I’m a psycho bitch, so a lot of things are very controlled, but I also understand that everything is a collaboration. With the director, Nico, she had this idea from listening to the song’s lyrics of having everyone [in the video] basically talking about me, which is a thing in real life. So in the video, there are all these iPhones, but then there’s my twist, which was like, ‘Okay we need to have bad bitches in it and a kiddie pool full of baby oil,’ and she was like, ‘Great, I can make that work.’

Why’d you shoot scenes in a barber shop? 

Going to my barbershop was a big deal for me, because being a gay male and being comfortable in your own skin—we get most tested at barbershops because barbershops are so hyper-masculine. So, for me it was very important that I show me and my barber in our natural setting having fun. He’s been cutting my hair for two years and every time I go get my hair cut, I have a bottle on me—we’re drinking, we’re laughing. He’s straight and will listen to my music and give me critiques. It’s cool because it shows that every gay story doesn’t have to always be negative or like a Lifetime movie moment. Sometimes if you just be yourself, people have no choice but to accept you.

Have you always liked attention? 

I don’t know if it’s that I like attention, I think I just have a personality where I can’t not get attention. I think it has to do with my stature, my voice—I guess people find me funny sometimes. I think people are uncomfortable with people who’re comfortable with themselves, and I am very comfortable with myself.


Turtleneck: Lucio Castro, Blazer: Topman

Was there a point in your life when this confidence clicked? 

In the third grade, when I came out to my mom. I live the kind of life where it’s like, the only person who could really make or break anything in my life—the person I really care to please, is my mother. So once I did that, it was like, well she knows, so I don’t give a fuck.

Were there any parties in New York that helped foster your career?

Contessa Stuto’s party, Cherry Bomb, at The Flat helped nurture me not giving a fuck. I met a lot of interesting people there. Contessa’s like my gay mother—she instilled that ‘no fucks given’ mentality in me, as a non-sample size, loud artist on the scene that’s claiming your space. Some of the early parties I performed at were straight parties, so I learned how to deal with straight audiences while rapping about sucking dick. I learned how to put on autopilot because it’s kind of like acting—I’m reciting words, I have a time slot and back in the day, it was like, ‘You want those drink tickets, you gotta do good.’ Today, it’s more like, ‘You want that check, you gotta do good.’ The main thing is making sure everyone is comfortable because once you lose your audience, it’s done.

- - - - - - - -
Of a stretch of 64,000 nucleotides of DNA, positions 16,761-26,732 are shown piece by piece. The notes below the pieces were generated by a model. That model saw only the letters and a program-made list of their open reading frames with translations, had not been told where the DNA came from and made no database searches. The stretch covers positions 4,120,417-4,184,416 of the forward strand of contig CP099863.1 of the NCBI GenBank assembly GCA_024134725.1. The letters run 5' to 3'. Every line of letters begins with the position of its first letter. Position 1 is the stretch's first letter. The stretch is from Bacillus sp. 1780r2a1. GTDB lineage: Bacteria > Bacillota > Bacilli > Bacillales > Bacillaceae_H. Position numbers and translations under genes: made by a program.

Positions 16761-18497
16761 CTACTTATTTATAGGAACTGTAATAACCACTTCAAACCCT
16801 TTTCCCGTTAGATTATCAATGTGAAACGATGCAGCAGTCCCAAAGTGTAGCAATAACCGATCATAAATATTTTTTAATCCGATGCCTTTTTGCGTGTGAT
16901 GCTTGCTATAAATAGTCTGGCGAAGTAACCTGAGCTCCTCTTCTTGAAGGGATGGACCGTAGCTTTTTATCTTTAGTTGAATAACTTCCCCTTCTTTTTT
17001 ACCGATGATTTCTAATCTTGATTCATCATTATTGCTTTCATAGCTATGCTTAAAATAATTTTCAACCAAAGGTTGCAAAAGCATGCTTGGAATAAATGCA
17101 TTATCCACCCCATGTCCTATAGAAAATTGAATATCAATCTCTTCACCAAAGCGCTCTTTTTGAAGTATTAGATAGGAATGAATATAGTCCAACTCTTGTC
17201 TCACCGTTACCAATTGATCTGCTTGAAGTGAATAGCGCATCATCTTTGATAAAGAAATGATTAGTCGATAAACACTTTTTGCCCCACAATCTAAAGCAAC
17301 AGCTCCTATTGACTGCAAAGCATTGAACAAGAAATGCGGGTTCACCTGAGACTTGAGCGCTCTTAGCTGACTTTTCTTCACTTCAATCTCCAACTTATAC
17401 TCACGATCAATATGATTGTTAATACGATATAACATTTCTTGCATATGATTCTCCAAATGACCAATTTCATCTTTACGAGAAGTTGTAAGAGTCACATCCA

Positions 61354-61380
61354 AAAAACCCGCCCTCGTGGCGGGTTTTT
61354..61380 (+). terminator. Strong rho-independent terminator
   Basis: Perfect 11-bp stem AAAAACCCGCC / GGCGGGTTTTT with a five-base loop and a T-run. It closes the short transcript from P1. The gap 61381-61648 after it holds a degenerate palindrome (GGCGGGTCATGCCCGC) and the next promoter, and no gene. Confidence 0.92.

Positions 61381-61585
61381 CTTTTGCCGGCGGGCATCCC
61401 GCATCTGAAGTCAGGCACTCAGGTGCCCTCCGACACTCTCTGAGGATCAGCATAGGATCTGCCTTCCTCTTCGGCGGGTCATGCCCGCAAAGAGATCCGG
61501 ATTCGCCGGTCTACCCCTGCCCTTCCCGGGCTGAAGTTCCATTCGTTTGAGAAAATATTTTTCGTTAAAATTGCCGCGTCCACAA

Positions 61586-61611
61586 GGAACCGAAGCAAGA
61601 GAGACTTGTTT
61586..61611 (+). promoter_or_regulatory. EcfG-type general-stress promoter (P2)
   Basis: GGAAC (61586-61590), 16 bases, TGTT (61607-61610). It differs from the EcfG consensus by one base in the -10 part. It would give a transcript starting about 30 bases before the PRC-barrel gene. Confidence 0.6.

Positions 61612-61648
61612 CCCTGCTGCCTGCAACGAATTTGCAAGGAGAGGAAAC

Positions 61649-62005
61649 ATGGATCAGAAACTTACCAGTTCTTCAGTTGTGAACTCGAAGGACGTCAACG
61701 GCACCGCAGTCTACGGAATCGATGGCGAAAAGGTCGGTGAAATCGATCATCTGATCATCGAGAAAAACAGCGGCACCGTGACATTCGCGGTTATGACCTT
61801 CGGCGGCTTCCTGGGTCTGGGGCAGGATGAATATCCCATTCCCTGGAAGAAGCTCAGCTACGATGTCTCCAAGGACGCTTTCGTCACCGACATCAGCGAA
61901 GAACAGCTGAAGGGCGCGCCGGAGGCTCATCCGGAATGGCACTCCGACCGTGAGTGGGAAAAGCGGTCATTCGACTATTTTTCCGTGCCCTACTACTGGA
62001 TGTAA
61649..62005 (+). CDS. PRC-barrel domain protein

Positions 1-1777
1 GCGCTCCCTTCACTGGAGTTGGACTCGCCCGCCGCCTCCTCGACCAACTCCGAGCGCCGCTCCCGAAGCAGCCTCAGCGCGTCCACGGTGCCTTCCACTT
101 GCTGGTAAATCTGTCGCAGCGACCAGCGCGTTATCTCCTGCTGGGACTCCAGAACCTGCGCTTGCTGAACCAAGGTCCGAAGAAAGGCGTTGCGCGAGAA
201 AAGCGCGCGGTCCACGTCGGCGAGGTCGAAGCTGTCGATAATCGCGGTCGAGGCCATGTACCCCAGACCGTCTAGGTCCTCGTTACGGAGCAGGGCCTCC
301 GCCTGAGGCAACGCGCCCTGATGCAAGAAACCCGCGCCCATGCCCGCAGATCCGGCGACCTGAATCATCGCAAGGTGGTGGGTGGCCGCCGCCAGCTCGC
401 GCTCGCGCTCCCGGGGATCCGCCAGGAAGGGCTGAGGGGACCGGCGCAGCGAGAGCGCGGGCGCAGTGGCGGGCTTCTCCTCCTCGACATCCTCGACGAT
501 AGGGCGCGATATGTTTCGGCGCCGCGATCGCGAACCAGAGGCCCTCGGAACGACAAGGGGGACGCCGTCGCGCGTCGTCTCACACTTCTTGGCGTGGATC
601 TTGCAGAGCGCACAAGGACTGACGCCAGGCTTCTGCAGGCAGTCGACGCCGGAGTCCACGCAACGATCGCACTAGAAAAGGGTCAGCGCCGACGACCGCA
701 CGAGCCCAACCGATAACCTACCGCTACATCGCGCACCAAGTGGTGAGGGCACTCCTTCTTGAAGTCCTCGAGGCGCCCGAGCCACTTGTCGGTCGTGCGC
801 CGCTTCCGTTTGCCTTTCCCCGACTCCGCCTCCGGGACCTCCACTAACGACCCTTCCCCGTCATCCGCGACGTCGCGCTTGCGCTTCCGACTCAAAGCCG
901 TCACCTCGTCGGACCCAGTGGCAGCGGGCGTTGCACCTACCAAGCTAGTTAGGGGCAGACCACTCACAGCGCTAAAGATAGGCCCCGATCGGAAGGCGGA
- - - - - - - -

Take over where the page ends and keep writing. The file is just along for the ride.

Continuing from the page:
Has that ever happened to you? 

The worst show I ever performed was in Toronto maybe three years ago and I cleared out an auditorium. It was for Pride and after the second song, everyone was like, ‘I’m not here for this bitch. She’s sweating, she’s rapping, she’s rolling around on the floor,’ and there was a porn star somewhere else spanking something, so they were like, ‘No.’

It was you versus the porn star. 

Obviously I should’ve just given someone a blowjob. Now I would’ve stopped the set, but back then, I couldn’t stop because I was still a baby.


Jacket: Libertine, Denim Top: Carleen, Turtleneck: Lucio Castro

Did you learn anything from that experience? 

I always have to do my best, because even if people don’t seem to be enjoying themselves, there could be a booking agent in the audience, there could be someone who runs a club, there could be someone who works at a licensing company—that has always been my mentality. When it’s showtime, it’s showtime. That comes from theater. You can’t be doing a scene from A Raisin in the Sun and be like, ‘Oh my God, I have to shit.’

At what point did you decide you were a “rapper?” 

I used to write poetry a lot, which is why for so long I was against the term, ‘rapper,’ because ‘rapper’ comes with a slight connotation and I’m not that type of person. For me it’s more so spoken word, just on beat. But then I realized I have too much swag—too much panache with the way I carry myself onstage to just be a poet. My writing evolved into performance—a fusion [between] years of me acting, to years of me writing, to years of me being an alcoholic and a carry, and that all meshed into being a ‘rapper.’ I recently claimed the term, ‘rapper,’ when I realized I was a good rapper. And that only happened after I did Hot97 and realized, ‘Ok, this is what I have to do.’

Photographer: Jason Rodgers
Stylist: Shea Daspin
HMUA: Tiffany Leigh Patton
Photo Assistant: Victor Demeester
Stylist Assistant: Izzy Garcia